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The Arguments Against


The discussion of the VR Theory is long over, especially with the release of Metal Gear Solid 4, but the arguments defending the 'traditional reality' of MGS2 generally fell along these lines:


Objection Answer
The game would suck if it was VR; there's no way it could be true; you're just overanalyzing; you are hereby guilty of blasphemy and sacrilege, and shall be burned at the stake as the heretic that you are!

These are all the same objection, which is simply summed up as dismissiveness. Instead of looking at the evidence and considering it, this tactic rejects the theory on some other ground:

Firstly, just because you think it would 'make the game suck' that doesn't mean it isn't true; plenty of artists have designed their projects to be controversial and even unpopular for the sake of proving a point, and Kojima isn't beyond that.

As for overanalyzing, this would be a good point in the case of most games or movies, except that MGS2 was clearly meant to be held under a microscope, judging by its consistent themes, methods and hints. How closely? We don't know.

Finally, the intimidating dismissal is pointless and silly, since we're all simply interpreters, not actual authorities. Attitude is a poor subsitute for logical argument.

You don't have any absolute proof. True, but neither do you. Only Kojima can say whether the game was originally meant to take place in a VR setting, and he hasn't revealed that yet.
If it was VR, then what is the point? As the game suggests, the point is to find meaning and morals in its subtext, regardless of how "real" it is. Ultimately, it's fiction either way.
If Kojima really wanted people to find out that it was VR, why didn't he come out and admit it at some point? Why put so much effort into it, and then leave it to be misunderstood? Since the game was designed to test the player's competence and willingness to see things for what they are, being misunderstood is not a failure on Kojima's part, but a key part of the test. He wanted to challenge the players with more than their gameplay skills, but on an intellectual (meme) level. Revealing his secrets would ruin the fun for the player and Kojima.
If it was VR he wouldn't have included the after-credits conversation. The after-credits conversation about the Patriots being dead for a hundred years is reconciled to the VR Theory with the assumption that, regardless of whether the Patriots are controlling what the player sees and hears at that point, the result is the same: without the revelations of Snake Eater or Portable Ops, it basically serves to make the whole mission a dead end. There's no lead to follow and the game ends on a question mark; the same is true if the events are all a computer simulation.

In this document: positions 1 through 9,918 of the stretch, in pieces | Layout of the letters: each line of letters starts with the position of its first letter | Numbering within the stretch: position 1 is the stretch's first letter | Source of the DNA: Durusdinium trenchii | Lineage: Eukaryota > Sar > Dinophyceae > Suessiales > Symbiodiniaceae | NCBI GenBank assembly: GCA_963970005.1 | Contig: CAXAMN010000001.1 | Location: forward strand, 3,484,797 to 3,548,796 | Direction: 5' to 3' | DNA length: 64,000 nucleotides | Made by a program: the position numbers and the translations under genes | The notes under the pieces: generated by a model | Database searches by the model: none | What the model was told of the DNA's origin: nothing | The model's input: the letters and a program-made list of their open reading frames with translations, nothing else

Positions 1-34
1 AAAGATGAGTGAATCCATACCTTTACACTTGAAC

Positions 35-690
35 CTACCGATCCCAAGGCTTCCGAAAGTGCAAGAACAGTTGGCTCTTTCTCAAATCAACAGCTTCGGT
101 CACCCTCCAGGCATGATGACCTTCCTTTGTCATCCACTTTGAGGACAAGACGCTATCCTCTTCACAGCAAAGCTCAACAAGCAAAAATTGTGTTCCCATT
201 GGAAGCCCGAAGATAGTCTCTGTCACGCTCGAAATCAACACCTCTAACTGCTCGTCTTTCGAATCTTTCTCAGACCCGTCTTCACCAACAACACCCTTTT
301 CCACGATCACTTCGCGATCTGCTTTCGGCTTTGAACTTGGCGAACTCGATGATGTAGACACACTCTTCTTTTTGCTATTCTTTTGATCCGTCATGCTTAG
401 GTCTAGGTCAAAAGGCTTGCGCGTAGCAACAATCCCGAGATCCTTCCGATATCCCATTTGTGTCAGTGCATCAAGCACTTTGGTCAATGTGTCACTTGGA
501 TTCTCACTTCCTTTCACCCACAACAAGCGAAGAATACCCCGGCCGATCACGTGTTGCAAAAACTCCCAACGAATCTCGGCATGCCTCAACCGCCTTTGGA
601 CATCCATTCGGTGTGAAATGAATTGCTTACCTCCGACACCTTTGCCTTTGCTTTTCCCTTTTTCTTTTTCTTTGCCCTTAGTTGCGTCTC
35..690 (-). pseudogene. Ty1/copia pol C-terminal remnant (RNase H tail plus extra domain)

If the theory were true, then who is Raiden really, and how did Raiden become hooked up to this VR? How does it all fit together? What about the implications? This is another non-argument, because it's beside the point. The VR Theory are only attempts to look at the given evidence in order to figure out how real the mission was, not deal with the ramifications or implications if the theory were true. However, I would guess that Raiden is a real person who volunteered to enter Force XXI and undergo VR training, subsequently being locked into a false reality of meeting Rose and joining FOXHOUND somewhere along the line.
Newer games invalidate the VR Theory by saying that MGS2's story was real.

This theory is only concerned with the game at the time of its release, not retroactive continuity. Kojima has openly revealed that he never intended to explain these things to begin with; this actually makes the VR Theory more valid, not less!

You're confusing the orchestration of the events and the S3 Plan with actual Virtual Reality. No, the evidence shows a pattern of computer simulated VR, not simply the planning of the events according to a "simulation".


The remaining arguments mostly arise from a partial version of the VR Theory, where, for example, only the Arsenal Gear section is inside Raiden's head, or only the Plant Chapter. I have yet to see a compelling argument against the actual evidence of the VR Theory, but then again the burden of proof is on those who are offering the new proposition, isn't it? We'll probably never have official proof of what Kojima originally intended MGS2's story to be, but hopefully you at least saw that the game doesn't make sense without such a theory.

If you have other arguments, send them to and I'll certainly consider them!


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